Coral reefs across the Caribbean have suffered a phenomenal 80% decline in their coral cover during the past three decades, reveals new research from the University of East Anglia (UEA) and the Tyndall Centre for Climate Change Research, published this week in the international online journal Science Express.
The amount of reef covered by hard corals, the main builders of reef framework, has decreased on average from 50% to just 10% in the last 25 years. Although the majority of the loss occurred in the 1980s, there is no evidence that the rate of coral loss is slowing.
“The feeling among scientists and tourists has long been that Caribbean corals are doing badly, since many people have seen reefs degrade over the years. We are the first to pull information together from across the region and put a hard figure on coral decline. The end result has surprised us. The rate of decline we found exceeds by far the well-publicised rates of loss for tropical forests”, said Toby Gardner, the lead author who compiled the data, and Dr Isabelle Côté, a specialist in tropical marine ecology in UEA’s School of Biological Sciences.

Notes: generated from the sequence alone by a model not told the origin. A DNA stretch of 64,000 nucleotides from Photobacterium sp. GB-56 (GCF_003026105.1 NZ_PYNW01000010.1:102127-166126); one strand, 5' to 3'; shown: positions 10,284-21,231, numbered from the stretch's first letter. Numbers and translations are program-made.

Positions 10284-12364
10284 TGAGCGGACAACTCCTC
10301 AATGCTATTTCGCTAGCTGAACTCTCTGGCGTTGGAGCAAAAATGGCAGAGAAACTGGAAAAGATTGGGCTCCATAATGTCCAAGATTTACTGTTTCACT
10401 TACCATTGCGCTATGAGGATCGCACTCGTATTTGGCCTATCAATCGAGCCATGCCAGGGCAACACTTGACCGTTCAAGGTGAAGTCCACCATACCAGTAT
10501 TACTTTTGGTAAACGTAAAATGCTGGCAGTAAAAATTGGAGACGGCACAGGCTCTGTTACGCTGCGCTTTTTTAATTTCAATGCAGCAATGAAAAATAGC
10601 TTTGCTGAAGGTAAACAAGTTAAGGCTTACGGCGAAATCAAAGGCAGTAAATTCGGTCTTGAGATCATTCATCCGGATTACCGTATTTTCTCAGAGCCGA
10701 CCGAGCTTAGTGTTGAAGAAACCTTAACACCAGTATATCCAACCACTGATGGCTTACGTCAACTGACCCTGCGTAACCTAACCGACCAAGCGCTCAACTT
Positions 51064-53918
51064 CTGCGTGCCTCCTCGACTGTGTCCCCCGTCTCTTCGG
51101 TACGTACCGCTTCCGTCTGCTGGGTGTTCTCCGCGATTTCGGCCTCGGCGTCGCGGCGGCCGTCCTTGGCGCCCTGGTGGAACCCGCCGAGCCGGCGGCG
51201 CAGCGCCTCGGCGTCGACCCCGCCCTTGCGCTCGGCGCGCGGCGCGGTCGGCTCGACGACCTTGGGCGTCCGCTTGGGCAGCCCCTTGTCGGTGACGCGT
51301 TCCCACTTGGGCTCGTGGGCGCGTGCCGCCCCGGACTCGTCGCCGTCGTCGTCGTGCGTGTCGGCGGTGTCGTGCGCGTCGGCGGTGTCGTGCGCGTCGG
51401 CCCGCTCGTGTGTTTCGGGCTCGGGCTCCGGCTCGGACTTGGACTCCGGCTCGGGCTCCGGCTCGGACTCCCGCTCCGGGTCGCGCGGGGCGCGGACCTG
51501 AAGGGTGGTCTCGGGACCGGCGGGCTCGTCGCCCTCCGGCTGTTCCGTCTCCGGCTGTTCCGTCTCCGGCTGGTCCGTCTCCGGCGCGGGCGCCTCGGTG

Mary Pallister | alfa
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